US Department of Transportation

FHWA PlanWorks: Better Planning, Better Projects

Planning Process Bundle Case Study

Downtown Multi-modal Vision Plan

High Point Metropolitan Planning Organization

Executive Summary

Project Snapshot
  • Vision Plan recommends priority bike and pedestrian improvements, as well as opportunities for greenway trailheads, public art, placemaking projects, and redevelopment opportunities.
  • Study area incorporates approximately 140 acres in the Core City.
  • Epicenter is the historic Southern Railway Depot. High Point Transit System terminal is adjacent to the depot which also serves as a hub to the regional transit system.
  • Includes the Showroom District which hosts the International Furniture Market, bringing 75,000 visitors twice a year.
  • The City recently approved funding for a minor-league baseball stadium. Adjacent development plans to include retail and residential units, a children's museum, event center, and park

The High Point Metropolitan Planning Organization (HPMPO) used the Transportation Visioning for Communities (C08) product to develop a Multi-modal Vision Plan for the downtown area in the City of High Point surrounding the historic Southern Railway Depot. The plan includes recommendations for priority bicycle and pedestrian improvements as well as an evaluation for a trail head, public art, placemaking projects, and redevelopment opportunities. The priority projects and other recommendations in the plan represent actionable steps the City and/or civic and private entities can spearhead. These projects included refined ideas from past planning efforts that remain relevant and new ideas that improve safety as well as address health, economic, transportation, and equity issues. The major recommendations that make up the Vision Plan includes the following:

  • Improving the pedestrian experience on Main Street with enhanced connectivity to the multi-modal facility and adding gateway features.
  • Activating an underdeveloped surface lot owned by the City known as 'The Pit' with minor improvements and events, eventually building momentum for a redevelopment project to include a mix of non-market, year-round uses with a public plaza.
  • Build the String and Splinter Heritage Trail, which includes a part of the Southwest Greenway, a Railroad Esplanade and a connection to High Point Greenway and High Point University.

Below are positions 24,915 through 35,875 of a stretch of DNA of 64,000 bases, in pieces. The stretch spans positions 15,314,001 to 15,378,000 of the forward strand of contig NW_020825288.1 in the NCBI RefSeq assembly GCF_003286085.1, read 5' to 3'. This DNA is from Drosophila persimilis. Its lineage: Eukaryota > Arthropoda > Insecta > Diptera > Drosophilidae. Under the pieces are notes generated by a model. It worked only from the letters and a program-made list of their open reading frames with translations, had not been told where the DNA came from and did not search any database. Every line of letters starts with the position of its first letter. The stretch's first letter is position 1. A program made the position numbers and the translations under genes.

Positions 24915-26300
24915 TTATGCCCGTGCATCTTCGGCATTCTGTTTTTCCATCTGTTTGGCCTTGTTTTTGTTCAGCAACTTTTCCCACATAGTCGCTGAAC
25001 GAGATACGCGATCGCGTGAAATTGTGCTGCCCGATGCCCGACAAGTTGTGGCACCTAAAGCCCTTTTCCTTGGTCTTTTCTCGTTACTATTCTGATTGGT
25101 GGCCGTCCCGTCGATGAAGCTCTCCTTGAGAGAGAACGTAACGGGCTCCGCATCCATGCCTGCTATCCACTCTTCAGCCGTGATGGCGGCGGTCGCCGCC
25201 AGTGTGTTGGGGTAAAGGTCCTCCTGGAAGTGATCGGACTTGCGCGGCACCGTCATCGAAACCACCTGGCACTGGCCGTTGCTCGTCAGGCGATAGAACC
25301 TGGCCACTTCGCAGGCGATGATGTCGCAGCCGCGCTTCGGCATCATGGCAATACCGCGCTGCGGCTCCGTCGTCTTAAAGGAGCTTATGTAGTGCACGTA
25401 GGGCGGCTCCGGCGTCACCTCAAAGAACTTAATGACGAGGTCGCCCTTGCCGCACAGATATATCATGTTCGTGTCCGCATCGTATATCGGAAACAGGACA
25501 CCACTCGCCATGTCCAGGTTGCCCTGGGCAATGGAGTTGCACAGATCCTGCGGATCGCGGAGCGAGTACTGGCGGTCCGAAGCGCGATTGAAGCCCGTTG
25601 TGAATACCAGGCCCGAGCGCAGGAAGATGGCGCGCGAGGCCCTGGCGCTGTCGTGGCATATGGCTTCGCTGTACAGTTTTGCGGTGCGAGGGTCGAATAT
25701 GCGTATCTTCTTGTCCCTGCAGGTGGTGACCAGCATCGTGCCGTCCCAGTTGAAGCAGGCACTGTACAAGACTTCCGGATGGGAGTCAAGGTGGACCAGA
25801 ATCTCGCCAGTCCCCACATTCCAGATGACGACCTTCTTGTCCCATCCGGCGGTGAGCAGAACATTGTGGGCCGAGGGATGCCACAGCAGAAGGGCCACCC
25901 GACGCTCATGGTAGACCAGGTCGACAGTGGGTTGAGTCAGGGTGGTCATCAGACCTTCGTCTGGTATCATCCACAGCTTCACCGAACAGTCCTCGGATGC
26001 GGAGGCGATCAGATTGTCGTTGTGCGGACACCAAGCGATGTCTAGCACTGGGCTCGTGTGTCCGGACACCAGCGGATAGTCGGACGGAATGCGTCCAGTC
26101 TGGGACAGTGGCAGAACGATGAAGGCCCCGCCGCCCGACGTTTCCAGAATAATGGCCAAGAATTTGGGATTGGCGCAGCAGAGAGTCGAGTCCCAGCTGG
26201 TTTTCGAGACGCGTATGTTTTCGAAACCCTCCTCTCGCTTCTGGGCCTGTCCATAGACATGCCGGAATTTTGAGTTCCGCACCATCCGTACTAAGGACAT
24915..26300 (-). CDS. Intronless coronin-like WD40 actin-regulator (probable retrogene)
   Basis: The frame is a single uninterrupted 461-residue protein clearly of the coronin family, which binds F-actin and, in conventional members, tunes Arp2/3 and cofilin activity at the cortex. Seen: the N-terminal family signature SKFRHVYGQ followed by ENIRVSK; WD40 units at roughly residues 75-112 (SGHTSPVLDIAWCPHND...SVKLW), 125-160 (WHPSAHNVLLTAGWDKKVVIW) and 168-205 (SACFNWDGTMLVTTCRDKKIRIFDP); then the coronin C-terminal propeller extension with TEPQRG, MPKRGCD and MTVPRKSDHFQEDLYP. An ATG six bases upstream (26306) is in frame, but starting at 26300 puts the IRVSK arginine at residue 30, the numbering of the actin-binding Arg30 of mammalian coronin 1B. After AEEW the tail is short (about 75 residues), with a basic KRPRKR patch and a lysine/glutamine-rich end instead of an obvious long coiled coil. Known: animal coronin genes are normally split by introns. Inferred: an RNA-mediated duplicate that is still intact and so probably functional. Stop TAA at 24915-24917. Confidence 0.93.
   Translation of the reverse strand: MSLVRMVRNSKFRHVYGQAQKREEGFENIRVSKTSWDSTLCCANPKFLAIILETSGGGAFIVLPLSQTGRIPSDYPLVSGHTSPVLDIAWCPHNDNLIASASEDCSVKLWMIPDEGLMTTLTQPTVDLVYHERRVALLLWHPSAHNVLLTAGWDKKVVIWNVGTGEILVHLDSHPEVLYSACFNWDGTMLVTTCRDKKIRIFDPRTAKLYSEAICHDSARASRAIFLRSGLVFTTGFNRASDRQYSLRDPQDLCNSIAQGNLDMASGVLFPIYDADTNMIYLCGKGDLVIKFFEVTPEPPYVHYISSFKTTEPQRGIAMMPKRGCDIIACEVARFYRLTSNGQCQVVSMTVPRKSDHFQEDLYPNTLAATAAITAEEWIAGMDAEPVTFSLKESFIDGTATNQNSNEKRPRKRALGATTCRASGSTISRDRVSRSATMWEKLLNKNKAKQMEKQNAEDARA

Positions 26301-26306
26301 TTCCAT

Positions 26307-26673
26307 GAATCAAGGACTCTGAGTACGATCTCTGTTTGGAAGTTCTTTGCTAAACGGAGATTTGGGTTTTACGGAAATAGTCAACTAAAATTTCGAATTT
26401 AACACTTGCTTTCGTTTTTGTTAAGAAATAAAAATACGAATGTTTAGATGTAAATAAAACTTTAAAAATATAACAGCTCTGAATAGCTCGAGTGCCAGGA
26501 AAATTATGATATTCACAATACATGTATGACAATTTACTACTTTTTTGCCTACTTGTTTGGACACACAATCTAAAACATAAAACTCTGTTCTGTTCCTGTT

• Upgrade Elm Street by improving pedestrian safety with wider sidewalks, adding on-street parking, crosswalk improvements, and providing bicycle accommodations.
  • Fill the gaps in the urban fabric north of the railroad through redevelopment of vacant lots and underutilized parcels.

Agency's Challenge

There is a general recognition that downtown High Point is a unique place that has both opportunities and challenges. These opportunities and challenges arise from the City's industrial beginning and continued use as the home of the International Furniture Market, an event that attracts 75,000 attendees bi-annually. Many previous plans recognize a need to activate downtown High Point with more year-round activity. There is a lack of consistent commercial activity, destinations, and housing in the Core City area.

Studies also recognize the need to re-evaluate street functionality and aesthetics. Many of the one-way pairs and wide, multi-lane roadways have been identified to be modified to increase pedestrian safety and create a sense of space.

Connections were also an important theme in existing plans. There is an understanding that connections from downtown and surrounding neighborhoods to the City's existing greenways, High Point University, and other destinations could add value to property, help attract foot traffic, and knit together the City's infrastructure.

Product Implementation

A steering committee was formed in September 2016 to provide feedback and direction on the Vision Plan and its recommendations. The steering committee included representatives from various City departments, the City Manager's Office, High Point Transit, Forward High Point, and the Southwest Renewal Foundation. A private planning firm, LandDesign from Charlotte North Carolina, was contracted for $52,500 to help create the Plan and assist staff with planning efforts.

The steering committee met throughout the planning process with the consultant team, from analysis to final recommendations. Stakeholder interviews were held March 2016 to provide critical public input. The interviews allowed the design team to discuss recommendations of previous planning efforts and gain insight into the issues and opportunities in the study area. A public meeting was held on May 17, 2017 to solicit public feedback to assess the community support and interest for potential projects. The outcome of this effort aided in the prioritization of key projects. The Vision Plan is going to City Council for adoption in August 2017

Stakeholder Collaboration

Stakeholders provided invaluable insight into the issues and opportunities in the study area. The following stakeholders were interviewed: Debbie Lumpkins (High Point Arts Council); David Briggs (High Point Theatre); Connie Lineberry (Connie C. Lineberry & Associates); Tammy Nagem (High Point Market Authority); Dorothy Darr (Southwest Renewal Foundation); Teresa Loflin and Edith Brady (High Point Museum); Charlie Simmons (Property Owner); Barry Kitley (High Point University); Dr. John Turpin (High Point University School of Art and Design); Sarah Belle Tate (Connect High Point), High Point Chamber of Commerce; Megan Oglesby (Connect High Point); and Heidi Majors (YWCA).

Route 29 Corridor Assessment,Campbell County The input received from these interviews and the feedback from the public meeting helped inform the prioritization of projects identified in the Vision Plan.